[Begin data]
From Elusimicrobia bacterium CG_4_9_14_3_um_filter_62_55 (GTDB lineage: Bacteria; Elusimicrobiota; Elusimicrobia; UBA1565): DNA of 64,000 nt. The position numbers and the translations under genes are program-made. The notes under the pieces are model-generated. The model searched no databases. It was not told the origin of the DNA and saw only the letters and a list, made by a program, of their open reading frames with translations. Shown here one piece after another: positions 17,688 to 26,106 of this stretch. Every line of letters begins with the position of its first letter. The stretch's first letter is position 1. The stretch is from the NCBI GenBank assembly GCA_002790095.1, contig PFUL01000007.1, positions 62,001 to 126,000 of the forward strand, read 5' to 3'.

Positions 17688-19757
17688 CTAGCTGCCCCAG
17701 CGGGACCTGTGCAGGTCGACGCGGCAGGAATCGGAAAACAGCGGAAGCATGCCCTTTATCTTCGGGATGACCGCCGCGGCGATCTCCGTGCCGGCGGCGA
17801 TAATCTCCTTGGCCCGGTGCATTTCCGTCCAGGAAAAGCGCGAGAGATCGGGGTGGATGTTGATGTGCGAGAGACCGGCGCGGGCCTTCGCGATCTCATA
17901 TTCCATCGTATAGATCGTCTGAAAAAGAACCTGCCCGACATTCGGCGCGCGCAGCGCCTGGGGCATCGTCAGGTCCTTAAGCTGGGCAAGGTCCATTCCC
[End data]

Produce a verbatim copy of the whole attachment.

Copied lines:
From Elusimicrobia bacterium CG_4_9_14_3_um_filter_62_55 (GTDB lineage: Bacteria; Elusimicrobiota; Elusimicrobia; UBA1565): DNA of 64,000 nt. The position numbers and the translations under genes are program-made. The notes under the pieces are model-generated. The model searched no databases. It was not told the origin of the DNA and saw only the letters and a list, made by a program, of their open reading frames with translations. Shown here one piece after another: positions 17,688 to 26,106 of this stretch. Every line of letters begins with the position of its first letter. The stretch's first letter is position 1. The stretch is from the NCBI GenBank assembly GCA_002790095.1, contig PFUL01000007.1, positions 62,001 to 126,000 of the forward strand, read 5' to 3'.

Positions 17688-19757
17688 CTAGCTGCCCCAG
17701 CGGGACCTGTGCAGGTCGACGCGGCAGGAATCGGAAAACAGCGGAAGCATGCCCTTTATCTTCGGGATGACCGCCGCGGCGATCTCCGTGCCGGCGGCGA
17801 TAATCTCCTTGGCCCGGTGCATTTCCGTCCAGGAAAAGCGCGAGAGATCGGGGTGGATGTTGATGTGCGAGAGACCGGCGCGGGCCTTCGCGATCTCATA
17901 TTCCATCGTATAGATCGTCTGAAAAAGAACCTGCCCGACATTCGGCGCGCGCAGCGCCTGGGGCATCGTCAGGTCCTTAAGCTGGGCAAGGTCCATTCCC